Microsoft is the one company which we all love to poke fun at. From Windows crashing to jokes about BING and how the company’s latest social network (SOCL) which is virtually unpronounceable is about as alive as the company’s social media strategy.
Next time you want to fast-track the trust of the members of a social network I’d advise you to invest on a beard. Grown, glued or photoshopped, a beard apparently has the magical ability to increase your trustworthiness quotient (QT) by several notches at once.
This is a case where it is all too easy to become judgemental so let’s focus on the facts and keep emotion (and wry sarcasm) down to a minimum (I hope that last bit does not kill me).
My favourite Buddhist quote is: “What we think, we become.” It is elegant, simple and yet packs a wallop. It challenges everything we traditionally know about limits and limitations. It challenges us to know ourselves better (like the Apollonian creed in the Delphic Oracle). It taunts us to prove it wrong by trying really hard to think about something we want to become and failing. It stings us like a thorn placed just under the skin which simply will not go away, niggling us with the thought that we may be the ones who sell ourselves short.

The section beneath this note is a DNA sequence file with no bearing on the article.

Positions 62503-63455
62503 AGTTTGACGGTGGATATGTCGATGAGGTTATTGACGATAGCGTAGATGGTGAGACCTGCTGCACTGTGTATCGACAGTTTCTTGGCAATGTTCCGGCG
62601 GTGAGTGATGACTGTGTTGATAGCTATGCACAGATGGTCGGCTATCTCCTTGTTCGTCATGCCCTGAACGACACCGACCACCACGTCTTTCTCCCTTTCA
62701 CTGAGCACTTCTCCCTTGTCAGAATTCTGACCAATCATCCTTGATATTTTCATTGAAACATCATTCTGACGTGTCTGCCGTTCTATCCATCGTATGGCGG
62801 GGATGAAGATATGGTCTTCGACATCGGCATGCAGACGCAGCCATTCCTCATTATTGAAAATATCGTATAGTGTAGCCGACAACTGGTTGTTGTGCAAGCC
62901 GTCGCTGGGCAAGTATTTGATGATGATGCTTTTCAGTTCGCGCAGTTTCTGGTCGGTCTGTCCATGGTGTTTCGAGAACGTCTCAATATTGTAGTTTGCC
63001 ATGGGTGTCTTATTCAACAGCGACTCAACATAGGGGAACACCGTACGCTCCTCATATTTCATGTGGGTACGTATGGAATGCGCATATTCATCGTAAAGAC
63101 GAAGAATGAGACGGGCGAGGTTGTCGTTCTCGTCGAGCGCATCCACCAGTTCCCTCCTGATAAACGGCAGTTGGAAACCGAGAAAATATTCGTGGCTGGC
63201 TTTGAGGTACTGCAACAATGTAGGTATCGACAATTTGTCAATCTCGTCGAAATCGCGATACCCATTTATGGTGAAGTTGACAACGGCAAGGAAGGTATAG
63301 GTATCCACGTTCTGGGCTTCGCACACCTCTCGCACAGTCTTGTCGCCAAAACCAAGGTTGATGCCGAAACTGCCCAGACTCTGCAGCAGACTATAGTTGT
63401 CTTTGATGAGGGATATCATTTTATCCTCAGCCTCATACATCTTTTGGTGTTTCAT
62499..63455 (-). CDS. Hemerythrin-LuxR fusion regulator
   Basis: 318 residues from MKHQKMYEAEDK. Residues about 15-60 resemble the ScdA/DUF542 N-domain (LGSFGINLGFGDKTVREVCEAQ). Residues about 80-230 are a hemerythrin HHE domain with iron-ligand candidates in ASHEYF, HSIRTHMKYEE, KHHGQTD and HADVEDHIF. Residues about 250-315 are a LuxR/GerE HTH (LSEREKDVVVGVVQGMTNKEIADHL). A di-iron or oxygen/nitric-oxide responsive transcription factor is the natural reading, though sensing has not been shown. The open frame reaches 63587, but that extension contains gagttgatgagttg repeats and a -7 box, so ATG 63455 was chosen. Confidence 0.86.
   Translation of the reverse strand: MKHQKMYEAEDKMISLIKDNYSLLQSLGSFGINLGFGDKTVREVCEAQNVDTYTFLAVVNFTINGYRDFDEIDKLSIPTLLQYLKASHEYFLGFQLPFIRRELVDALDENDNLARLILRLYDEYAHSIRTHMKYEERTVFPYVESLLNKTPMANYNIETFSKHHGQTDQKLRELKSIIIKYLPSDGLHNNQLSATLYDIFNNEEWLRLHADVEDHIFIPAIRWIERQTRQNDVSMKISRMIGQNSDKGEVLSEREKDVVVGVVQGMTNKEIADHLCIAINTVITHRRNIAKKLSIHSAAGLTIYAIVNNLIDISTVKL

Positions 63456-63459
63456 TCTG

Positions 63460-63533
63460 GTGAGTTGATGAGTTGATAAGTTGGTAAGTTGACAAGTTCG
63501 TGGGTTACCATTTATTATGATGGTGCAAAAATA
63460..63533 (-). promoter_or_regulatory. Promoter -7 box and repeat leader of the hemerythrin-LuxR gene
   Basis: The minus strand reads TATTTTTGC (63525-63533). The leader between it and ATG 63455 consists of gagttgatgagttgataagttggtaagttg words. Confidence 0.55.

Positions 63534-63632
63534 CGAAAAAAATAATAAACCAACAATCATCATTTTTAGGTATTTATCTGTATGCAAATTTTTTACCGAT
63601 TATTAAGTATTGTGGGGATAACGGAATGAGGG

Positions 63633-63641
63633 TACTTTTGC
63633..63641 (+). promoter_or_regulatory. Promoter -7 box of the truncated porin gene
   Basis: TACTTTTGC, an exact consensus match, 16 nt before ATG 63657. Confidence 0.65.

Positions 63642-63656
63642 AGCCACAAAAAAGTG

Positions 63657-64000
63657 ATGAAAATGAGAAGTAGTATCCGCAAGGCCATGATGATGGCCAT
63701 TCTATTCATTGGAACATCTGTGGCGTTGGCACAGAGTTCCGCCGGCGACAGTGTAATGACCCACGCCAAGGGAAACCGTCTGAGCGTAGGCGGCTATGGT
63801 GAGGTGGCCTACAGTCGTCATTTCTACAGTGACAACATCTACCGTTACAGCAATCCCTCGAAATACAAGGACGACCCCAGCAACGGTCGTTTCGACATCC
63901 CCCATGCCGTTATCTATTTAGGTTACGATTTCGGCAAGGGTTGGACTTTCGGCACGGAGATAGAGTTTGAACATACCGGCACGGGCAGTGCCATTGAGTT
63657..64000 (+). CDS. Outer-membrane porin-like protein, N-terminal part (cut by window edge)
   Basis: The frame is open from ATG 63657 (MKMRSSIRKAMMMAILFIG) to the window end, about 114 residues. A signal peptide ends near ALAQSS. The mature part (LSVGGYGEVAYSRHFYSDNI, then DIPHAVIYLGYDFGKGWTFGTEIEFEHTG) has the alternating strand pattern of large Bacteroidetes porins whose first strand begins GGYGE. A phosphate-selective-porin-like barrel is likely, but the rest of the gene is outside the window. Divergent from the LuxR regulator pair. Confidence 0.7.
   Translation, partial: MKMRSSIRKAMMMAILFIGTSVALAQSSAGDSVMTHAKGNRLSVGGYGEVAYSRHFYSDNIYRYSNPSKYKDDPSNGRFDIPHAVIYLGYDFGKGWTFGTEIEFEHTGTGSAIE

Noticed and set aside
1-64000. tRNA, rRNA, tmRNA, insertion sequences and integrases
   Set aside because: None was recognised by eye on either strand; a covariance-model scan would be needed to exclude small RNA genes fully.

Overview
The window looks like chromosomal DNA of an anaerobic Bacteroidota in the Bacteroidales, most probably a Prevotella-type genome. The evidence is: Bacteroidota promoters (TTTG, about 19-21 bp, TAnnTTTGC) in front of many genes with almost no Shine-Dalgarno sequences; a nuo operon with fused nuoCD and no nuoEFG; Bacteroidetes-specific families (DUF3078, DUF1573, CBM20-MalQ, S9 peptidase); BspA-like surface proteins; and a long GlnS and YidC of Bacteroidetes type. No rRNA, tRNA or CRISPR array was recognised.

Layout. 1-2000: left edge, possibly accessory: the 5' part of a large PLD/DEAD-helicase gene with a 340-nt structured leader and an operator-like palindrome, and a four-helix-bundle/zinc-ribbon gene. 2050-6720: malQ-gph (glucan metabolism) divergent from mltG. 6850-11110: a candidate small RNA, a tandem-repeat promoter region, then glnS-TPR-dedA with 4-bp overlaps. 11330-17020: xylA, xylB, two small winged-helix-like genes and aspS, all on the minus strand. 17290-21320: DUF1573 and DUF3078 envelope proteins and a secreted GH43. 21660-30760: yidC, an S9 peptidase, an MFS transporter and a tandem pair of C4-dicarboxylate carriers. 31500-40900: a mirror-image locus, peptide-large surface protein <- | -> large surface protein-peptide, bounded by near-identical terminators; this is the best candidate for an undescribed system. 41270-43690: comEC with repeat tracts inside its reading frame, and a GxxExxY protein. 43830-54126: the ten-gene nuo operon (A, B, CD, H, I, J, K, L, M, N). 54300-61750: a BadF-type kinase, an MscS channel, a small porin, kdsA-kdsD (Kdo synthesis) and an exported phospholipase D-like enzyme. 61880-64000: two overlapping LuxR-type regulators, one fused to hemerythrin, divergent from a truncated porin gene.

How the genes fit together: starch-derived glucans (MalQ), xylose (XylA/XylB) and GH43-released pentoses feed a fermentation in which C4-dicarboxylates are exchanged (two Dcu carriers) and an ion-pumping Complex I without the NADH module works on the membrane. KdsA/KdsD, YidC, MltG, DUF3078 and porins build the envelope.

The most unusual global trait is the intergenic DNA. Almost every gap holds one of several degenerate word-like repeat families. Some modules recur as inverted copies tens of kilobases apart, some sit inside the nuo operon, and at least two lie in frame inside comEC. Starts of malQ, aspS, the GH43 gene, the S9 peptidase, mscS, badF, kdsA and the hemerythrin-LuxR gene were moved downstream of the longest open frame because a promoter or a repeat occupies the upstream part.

It was a really wet, cold August morning and I was in the library. The reason I was in the library was because it was raining. When you have lunch hour at school and all the fields are wet with rain (and in Queensland August is cold) there is not much you can do.
One thing the Obama Administration cannot be accused of is lacking an awareness of social media or the common touch. First the Secretary of State, Hilary Clinton, sends a sit-com series a personal message and now the President of the United States himself writes what is the best absence note any 5th grader must have got, ever.
On the day when social scientist, James Wilson, died we may want to take a minute to revisit one of his most important social theories. In the 70s Wilson and his colleagues overturned just about every public perception of neighbourhood crime reduction by publishing the Broken Windows theory.
ReShonda Tate Billingsley is a best-selling children’s books author but it looks like what she will be remembered for is for using social media to bring her unruly daughter into line.
A new RJ Metrics study is revisiting the old “Google Plus is a Ghost Town” chestnut alongside the “weak user interaction metric” which has them cover two bases rather than one.